Mokala National Park, 80km from Kimberley, is the latest SA National Parks (SANParks) reserve. Officially proclaimed in 2007, Mokala is home to several rare animals and plants.
Set among hills, Mokala boasts koppie (hill) veld and large open plains.
Established to replace the Vaalbos National Park – the subject of a successful land claim – Mokala National Park was proclaimed, named and launched on June 19, 2007.
Once the heart of the alluvial diamond digging industry, the area’s large raptors and the rare yellow-breasted species of the crimson-breasted shrike are now what attract many visitors to the park.
At 28 151 hectares in area, the park teems with a variety of animals, such as buffalo, rhino, tsessebe, roan antelope, eland, red hartebeest, gemsbok and springbok, to mention a few.
Mokala is the Setswana name for the magnificent camel thorn (kameeldoring), a tree species typical of the arid western interior and common in the area.
The camel thorn tree is used as a resource by wildlife and humans. Some in the local communities use the gum and bark from the tree to treat coughs, colds and nosebleeds.
Mokala National Park is home to four identified vegetation units and two biomes, the savanna biome and the Nama-Karoo.
SANParks’ conservation objective is to conserve the interface between these two biomes.
The isolated dolerite hills infuse the place with a tranquillity and a feeling of seclusion.
Once you have passed the hills you are confronted by large open sandy plains with scattered pans towards the north and the west of the park.
A year after its proclamation, Mokala National Park was the winner in the Parks and Nature Reserves category for the 2008 Welcome Awards.
This is an awards programme organised by SA Tourism where the cream of the crop in the tourism industry are rewarded for brilliance, ingenuity and for offering visitors world-class and globally competitive services and experiences.
Mokala National Park offers guests a number of outdoor adventure activities, including traditional game drives.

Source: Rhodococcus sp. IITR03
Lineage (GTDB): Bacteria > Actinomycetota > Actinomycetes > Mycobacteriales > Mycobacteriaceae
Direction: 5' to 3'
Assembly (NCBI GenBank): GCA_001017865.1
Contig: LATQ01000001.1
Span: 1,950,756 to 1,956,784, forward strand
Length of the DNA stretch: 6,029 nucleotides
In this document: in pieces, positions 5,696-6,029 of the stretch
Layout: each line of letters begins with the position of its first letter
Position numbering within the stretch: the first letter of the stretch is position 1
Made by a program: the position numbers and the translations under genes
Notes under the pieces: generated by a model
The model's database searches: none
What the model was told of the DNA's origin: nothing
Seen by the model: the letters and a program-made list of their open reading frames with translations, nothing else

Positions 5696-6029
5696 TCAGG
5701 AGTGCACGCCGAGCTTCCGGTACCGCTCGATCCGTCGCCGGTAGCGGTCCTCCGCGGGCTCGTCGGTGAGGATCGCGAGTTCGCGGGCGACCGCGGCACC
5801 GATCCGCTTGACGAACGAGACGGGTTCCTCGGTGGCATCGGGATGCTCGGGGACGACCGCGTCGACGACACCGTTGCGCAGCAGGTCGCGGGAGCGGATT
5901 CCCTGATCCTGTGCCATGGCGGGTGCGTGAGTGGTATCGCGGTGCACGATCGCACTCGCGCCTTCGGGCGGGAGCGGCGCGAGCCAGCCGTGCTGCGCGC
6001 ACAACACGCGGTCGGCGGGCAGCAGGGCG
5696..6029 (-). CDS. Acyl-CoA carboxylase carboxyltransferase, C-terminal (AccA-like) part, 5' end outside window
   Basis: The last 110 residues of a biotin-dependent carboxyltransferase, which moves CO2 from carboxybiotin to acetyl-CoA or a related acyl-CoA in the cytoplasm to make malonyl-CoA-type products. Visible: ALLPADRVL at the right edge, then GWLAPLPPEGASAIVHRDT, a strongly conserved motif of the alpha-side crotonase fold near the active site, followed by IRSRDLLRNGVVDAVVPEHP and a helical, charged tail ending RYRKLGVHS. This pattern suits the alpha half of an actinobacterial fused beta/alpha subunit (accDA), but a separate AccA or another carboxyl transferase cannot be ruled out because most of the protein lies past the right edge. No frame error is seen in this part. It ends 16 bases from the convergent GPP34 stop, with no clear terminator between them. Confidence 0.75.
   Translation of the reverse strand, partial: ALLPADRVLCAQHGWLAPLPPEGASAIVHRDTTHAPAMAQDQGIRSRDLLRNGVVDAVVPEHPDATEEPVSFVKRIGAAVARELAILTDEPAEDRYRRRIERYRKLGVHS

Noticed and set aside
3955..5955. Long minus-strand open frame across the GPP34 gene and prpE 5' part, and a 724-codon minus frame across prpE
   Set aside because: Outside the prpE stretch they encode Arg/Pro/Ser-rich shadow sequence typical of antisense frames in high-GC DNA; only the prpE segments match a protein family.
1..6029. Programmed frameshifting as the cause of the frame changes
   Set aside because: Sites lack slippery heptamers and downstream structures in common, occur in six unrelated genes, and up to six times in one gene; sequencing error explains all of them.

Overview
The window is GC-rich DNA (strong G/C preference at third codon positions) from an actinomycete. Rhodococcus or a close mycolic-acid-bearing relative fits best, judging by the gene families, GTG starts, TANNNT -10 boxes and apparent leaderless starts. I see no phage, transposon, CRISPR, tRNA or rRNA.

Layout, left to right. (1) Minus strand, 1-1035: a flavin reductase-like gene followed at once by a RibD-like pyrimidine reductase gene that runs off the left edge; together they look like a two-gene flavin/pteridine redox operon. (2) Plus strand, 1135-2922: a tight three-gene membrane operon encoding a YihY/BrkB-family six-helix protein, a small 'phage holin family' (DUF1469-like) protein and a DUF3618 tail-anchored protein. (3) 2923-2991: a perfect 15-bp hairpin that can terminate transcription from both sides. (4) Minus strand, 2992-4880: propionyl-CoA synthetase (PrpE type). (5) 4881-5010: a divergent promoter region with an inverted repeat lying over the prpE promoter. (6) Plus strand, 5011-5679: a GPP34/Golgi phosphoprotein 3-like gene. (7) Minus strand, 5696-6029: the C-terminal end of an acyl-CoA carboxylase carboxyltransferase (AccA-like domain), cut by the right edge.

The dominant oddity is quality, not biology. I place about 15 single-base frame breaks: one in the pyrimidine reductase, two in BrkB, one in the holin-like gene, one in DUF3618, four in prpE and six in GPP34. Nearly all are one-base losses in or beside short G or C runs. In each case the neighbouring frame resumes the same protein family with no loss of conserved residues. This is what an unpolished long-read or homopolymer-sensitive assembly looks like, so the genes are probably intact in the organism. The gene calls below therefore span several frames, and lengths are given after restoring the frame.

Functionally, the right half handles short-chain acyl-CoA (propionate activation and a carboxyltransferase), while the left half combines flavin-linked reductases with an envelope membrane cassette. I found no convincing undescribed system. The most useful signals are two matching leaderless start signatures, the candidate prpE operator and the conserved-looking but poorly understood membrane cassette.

Guided rock art engraving drives offer visitors a glimpse of the area’s cultural heritage.
You can also indulge in catch and release fly-fishing at the Riet River, said to be one of the best spots in the area.
River rafting is also on the menu at the Riet River, while families can relax at one of the park’s two picnic areas.
A number of accommodation facilities are available ranging from camping sites to self-catering units at the Lilydale Rest Camp and Mosu Lodge.
The Mosu Restaurant, operated by SANParks, has developed a reputation as being one of the best in the area. Many guests choose to drive out from Kimberley for lunch to sample the Mokala cuisine.
Mokala National Park will be dismantling the fence between the first established main section of Mokala and Lilydale today.
This initiative is part of the SANParks’ Expansion Programme that has been running since 2000.
Taking down the fence will allow animals such as buffalo to populate the Lilydale area and roam freely from the west to the east of the park. The park is being extended to preserve and protect the biodiversity and biomes in and around the park.
The expanded park will offer a diversity of vegetation types characteristic of this area of the Northern Cape, ranging from rocky koppie vegetation to acacia lowlands set on nutrient-rich clay soil or poorer Kalahari sands with scattered pans, through to the Riet River.
Visit the Mokala National Park for some peace, quiet and a divergence from the norm. The contrast will have you begging to return. – Pretoria News